Readers voiced their displeasure at the idea the painting no longer being part of their city. Marion Webb said that it was a "shame." John M. Nowell III said, "I suppose that the statues at the library are 'more pleasing to the eye' to the members of the city council than something that celebrates local history and Columbia artists." Larry Carpenter said he wished the painting had stayed up during the 150th anniversary of the Pony Express, which is this year.
Comments: 6 / Commenters: 4
J. Karl Miller's opinion piece was about how invoking reconciliation to push legislation is dangerous and wrong. He argued that Senate rules are in place for important reasons and should not be overturned for any reason, especially not for the health care bill.
Readers called into question Miller's opinion and also the facts that he based them on. Christopher Foote said he thought Miller was misrepresenting quotes from Obama and brought into question previous uses of the reconciliation rule, asking Miller "if he thinks it was wrong to use reconciliation in 2001 and 2003 to pass large tax cuts that resulted in significant deficits?" Other readers interjected with their opinions and facts garnered, while Miller responded to Foote saying, "I do appreciate that you take the time to read my column and that you see fit to comment. I might also point out that if you and I agreed on every point, one of us is unnecessary."
Comments: 3 / Commenters: 3
A unanimous decision by the Columbia City Council allowing Mayor Darwin Hindman to change the seating of the council passed Monday. The issue was raised because City Manager Bill Watkins currently sits in the middle of council even though he serves at their discretion.
John Schultz started off the discussion by referencing a meeting mentioned in the story and asking whether "this 'compromise in an informal meeting' amounts to a violation of Missouri's Sunshine Law?" Two other readers commended the actions by the council and said they wished it had been done sooner.
Comments: 3 / Commenters: 3
During a robbery on Sunday evening at Forest Village Apartments, a woman was held up at gunpoint by one man and her purse was stolen. The suspect was then joined by two other men, one of whom also had a gun before fleeing the scene.
Reader Rob Thompson questioned the reporting done by the Missourian's Doug Davis. "Mr Davis, you forgot to mention that these were Black men who held up the victim. You get a 'F' for your shoddy reporting, or did you leave out that 'tiny' tidbit on purpose?" Davis responded, "The Missourian's policy for describing at-large suspects in crimes is to have at least three other identifying characteristics, such as weight, height, age, hair color and length, scars and tattoos, before publishing the race of a suspect." Another reader said, "Columbia is becoming a scary place to live."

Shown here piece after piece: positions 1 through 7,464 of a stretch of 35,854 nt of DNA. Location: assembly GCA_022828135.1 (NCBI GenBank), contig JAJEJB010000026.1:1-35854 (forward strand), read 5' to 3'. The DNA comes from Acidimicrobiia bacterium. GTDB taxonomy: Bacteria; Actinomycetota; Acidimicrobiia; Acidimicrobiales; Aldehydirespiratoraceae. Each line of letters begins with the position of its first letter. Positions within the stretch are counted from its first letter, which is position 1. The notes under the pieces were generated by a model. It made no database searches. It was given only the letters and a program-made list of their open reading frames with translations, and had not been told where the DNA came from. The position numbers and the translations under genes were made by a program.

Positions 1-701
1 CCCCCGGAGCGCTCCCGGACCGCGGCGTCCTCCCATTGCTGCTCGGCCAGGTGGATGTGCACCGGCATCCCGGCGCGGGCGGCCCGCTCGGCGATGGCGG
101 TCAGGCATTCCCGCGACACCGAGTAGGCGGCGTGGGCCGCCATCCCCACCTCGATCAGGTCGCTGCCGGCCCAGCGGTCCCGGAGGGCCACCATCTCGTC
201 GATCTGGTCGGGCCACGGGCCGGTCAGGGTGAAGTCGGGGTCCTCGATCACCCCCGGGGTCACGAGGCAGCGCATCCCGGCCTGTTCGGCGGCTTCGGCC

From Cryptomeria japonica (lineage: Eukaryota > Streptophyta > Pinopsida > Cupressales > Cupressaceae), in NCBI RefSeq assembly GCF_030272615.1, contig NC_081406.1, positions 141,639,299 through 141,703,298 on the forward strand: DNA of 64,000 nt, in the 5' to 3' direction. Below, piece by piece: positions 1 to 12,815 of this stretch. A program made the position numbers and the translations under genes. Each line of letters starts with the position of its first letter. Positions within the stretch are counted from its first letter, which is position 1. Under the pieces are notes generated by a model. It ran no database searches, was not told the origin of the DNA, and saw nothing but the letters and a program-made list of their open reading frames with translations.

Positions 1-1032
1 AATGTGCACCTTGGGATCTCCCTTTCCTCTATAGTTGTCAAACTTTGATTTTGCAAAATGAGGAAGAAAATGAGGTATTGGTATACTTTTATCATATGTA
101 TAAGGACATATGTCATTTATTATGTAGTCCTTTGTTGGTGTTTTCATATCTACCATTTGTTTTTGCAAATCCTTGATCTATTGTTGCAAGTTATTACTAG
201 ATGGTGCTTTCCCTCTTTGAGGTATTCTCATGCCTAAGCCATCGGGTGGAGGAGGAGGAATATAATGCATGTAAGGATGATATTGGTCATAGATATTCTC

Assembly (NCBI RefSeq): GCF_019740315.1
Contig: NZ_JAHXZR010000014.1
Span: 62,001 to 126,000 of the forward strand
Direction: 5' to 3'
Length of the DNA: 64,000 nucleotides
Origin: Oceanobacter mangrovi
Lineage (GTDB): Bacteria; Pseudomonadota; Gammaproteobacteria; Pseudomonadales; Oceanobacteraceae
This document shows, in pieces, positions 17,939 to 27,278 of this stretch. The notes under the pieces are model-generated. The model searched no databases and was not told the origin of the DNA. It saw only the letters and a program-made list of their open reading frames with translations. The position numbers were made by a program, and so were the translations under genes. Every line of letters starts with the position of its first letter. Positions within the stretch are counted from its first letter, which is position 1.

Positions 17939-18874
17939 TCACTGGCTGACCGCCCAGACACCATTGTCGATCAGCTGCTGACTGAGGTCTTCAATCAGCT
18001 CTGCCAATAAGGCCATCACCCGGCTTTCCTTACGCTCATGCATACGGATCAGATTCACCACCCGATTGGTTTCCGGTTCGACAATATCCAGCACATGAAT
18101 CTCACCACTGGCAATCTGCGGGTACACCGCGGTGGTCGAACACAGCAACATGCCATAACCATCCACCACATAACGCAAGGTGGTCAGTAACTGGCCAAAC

Comments: 3 / Commenters: 2
In a letter to the editor, Scott and Cheryl Orr of Columbia urged readers "to vote 'yes' to cameras" in downtown Columbia, citing the Adam Taylor incident as a positive example of their use.
Two readers, Glenn Rice and Liz Mitchell, voiced their skepticism that cameras deter crime. Rice said, "Cameras do have downsides — they cost money and jobs, and they spy on the innocent and criminal alike." Mitchell echoed that sentiment and raised the question about whether "the loss of privacy and the potential future use or misuse of footage that must be preserved by law be worth it even if a few more cases were actually to be solved?"
Comments: 2 / Commenters: 2
In a letter to the editor, Jan Becket stated she would be voting 'yes' on Proposition
One, as she thinks the cameras will enhance public safety. Becket
referenced a public statement from Ken Burton, saying the cameras have
a deterrent effect on crime.
Glenn Rice was not confident in Burton's statement, saying, "the deterrent effect of cameras is based on his 'intuition' rather than any actual data regarding their effectiveness." Rice also noted that "Chief Burton had also publicly stated that he'd rather have another officer than cameras."
Liz Mitchell also voiced her opinion about the proposition. Mitchell stated she had "a problem with both the efficacy issue." She continued to outline her thoughts on the cameras, ending by stating she will be voting against Proposition One.